Journal of Population Economics

, Volume 26, Issue 4, pp 1255–1284 | Cite as

Welfare programs and labor supply in developing countries: experimental evidence from Latin America

  • María Laura Alzúa
  • Guillermo Cruces
  • Laura Ripani
Original Paper


This study looks at the effect of welfare programs on work incentives and the adult labor supply in developing countries. The analysis builds on the experimental evaluations of three programs implemented in rural areas: Mexico’s Programa Nacional de Educación, Salud y Alimentación (PROGRESA), Nicaragua’s Red de Protección Social, and Honduras’ Programa de Asignación Familiar. Comparable results for the three countries indicate that the effects that the programs have had on the labor supply of participating adults have been mostly negative but are nonetheless small and not statistically significant. However, the evidence does point to the presence of other effects on labor markets. In the case of PROGRESA, there is a small positive effect on the number of hours worked by female beneficiaries and a sizeable increase in wages among male beneficiaries and a resulting increase in household labor income. Moreover, PROGRESA seems to have reduced female labor-force participation in ineligible households. These results imply that large-scale interventions may have broader equilibrium effects.


Welfare programs Income support Labor supply Work incentives Conditional cash transfers Randomized control trials Developing countries 

JEL Classification

J08 J22 I38 



This study is based on a background paper entitled, “Labor supply responses to conditional cash transfer programs. Experimental and non-experimental evidence from Latin America,” prepared for the Inter-American Development Bank. The authors wish to thank Santiago Levy for encouraging them to work on this study and Emanuel Skoufias for providing an early draft of his ongoing work. The authors also acknowledge financial support from the CEDLAS-IDRC research project on “Labor markets for inclusive growth in Latin America.” The editor, Erdal Tekin, and an anonymous referee provided valuable feedback. Comments by Felipe Barrera, Sami Berlinski, César Bouillon, Sebastián Galiani, Laura Guardia, Pablo Ibarrarán, Miguel Jaramillo, Julia Johannsen, Santiago Levy, Florencia López Boo, Craig McIntosh, Claudia Piras, Patrick Puhani, Graciana Rucci, Norbert Schady, Guilherme Sedlacek, Ana Santiago, and Yuri Soares are much appreciated. We also gratefully acknowledge the comments received from the participants at the 13th Annual Meeting of the Latin American and Caribbean Economic Association in Rio de Janeiro in 2008, at the AfrEA-NONIE-3ie Impact Evaluation Conference in Cairo, held in April 2009, and at annual conference of the North East Universities Development Consortium held in 2009. Andrés Ham and Nicolás Epele provided outstanding research assistance. The usual disclaimer applies.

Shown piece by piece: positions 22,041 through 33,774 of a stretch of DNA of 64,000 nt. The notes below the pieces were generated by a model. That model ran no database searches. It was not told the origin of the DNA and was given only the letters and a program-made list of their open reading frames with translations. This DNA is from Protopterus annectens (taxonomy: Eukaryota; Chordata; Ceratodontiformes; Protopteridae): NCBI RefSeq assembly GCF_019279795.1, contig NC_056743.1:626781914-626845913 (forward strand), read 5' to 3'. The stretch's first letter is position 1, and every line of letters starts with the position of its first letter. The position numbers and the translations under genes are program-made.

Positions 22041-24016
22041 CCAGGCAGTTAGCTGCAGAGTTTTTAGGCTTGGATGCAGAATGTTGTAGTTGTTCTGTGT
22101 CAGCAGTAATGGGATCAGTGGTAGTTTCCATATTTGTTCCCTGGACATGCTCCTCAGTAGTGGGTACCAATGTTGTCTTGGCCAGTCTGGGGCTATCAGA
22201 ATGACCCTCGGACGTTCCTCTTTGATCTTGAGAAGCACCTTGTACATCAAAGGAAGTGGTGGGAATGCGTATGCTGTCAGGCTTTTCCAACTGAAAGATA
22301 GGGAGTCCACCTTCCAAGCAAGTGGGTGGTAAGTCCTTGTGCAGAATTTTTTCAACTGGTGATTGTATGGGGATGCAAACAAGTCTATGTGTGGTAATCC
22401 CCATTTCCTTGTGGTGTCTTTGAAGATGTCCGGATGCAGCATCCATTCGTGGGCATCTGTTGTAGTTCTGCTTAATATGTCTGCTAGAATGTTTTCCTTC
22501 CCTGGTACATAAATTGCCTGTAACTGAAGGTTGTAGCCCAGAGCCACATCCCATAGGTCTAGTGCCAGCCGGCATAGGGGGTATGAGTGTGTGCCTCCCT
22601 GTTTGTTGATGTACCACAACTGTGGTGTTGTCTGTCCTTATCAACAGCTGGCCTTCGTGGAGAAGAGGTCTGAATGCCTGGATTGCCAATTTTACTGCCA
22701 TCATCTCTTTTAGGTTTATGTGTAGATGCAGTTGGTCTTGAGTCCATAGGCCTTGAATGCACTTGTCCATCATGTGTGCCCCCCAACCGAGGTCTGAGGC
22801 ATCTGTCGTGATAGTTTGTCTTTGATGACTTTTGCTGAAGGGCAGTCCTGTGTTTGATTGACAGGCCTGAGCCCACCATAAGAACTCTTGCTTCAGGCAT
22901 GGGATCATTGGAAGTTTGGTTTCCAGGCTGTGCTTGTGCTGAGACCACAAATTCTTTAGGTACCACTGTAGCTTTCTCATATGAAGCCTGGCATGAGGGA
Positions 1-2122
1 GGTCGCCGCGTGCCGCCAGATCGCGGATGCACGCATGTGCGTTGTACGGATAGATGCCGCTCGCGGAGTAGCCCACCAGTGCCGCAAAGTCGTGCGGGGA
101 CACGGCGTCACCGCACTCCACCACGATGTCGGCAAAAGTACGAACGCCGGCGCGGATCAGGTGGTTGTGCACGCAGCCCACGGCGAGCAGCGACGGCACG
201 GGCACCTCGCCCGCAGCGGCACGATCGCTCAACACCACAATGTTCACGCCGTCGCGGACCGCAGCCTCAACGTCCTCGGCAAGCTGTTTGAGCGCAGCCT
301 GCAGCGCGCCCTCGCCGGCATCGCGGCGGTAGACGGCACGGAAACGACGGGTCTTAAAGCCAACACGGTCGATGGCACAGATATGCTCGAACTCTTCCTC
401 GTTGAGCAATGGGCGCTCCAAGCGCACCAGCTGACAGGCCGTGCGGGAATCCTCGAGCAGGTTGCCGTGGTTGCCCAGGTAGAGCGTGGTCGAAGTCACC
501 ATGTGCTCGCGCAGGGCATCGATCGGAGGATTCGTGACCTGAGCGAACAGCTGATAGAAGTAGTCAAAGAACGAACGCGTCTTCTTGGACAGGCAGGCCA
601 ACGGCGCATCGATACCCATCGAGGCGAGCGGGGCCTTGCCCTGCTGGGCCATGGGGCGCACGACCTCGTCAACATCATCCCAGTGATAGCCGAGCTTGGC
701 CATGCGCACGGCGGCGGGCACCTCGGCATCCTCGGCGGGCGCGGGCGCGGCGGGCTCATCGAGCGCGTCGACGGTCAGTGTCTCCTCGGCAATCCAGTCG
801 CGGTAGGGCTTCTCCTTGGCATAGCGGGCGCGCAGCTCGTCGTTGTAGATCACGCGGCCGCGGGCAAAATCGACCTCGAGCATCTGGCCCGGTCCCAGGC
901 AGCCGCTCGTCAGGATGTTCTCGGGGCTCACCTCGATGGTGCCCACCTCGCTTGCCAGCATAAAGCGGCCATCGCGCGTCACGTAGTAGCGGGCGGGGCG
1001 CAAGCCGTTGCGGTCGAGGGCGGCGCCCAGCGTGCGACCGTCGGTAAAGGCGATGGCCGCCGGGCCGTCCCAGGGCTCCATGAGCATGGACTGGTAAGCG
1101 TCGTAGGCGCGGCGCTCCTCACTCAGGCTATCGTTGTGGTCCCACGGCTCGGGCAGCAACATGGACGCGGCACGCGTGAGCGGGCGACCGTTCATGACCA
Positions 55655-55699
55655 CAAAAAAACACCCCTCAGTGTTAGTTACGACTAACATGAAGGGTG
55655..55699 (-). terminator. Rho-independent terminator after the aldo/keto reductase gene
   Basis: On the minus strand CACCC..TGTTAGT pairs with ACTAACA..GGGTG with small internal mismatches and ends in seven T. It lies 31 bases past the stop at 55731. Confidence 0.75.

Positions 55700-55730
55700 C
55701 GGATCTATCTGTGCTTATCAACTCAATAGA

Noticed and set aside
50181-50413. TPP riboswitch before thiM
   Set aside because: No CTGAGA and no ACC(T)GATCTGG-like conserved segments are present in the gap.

The opinions expressed in this report are those of the authors and do not necessarily represent those of the institutions to which they belong.

Supplementary material

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Copyright information

© Springer-Verlag Berlin Heidelberg 2012

Authors and Affiliations

  • María Laura Alzúa
    • 1
    • 2
  • Guillermo Cruces
    • 1
    • 2
    • 3
  • Laura Ripani
    • 4
  1. 1.CEDLAS, Centro de Estudios Distributivos, Laborales y Sociales, Facultad de Ciencias EconómicasUniversidad Nacional de La PlataLa PlataArgentina
  2. 2.CONICETBuenos AiresArgentina
  3. 3.IZABonnGermany
  4. 4.Labor Markets and Social Security Unit (LMK)Inter-American Development Bank (IDB)WashingtonUSA

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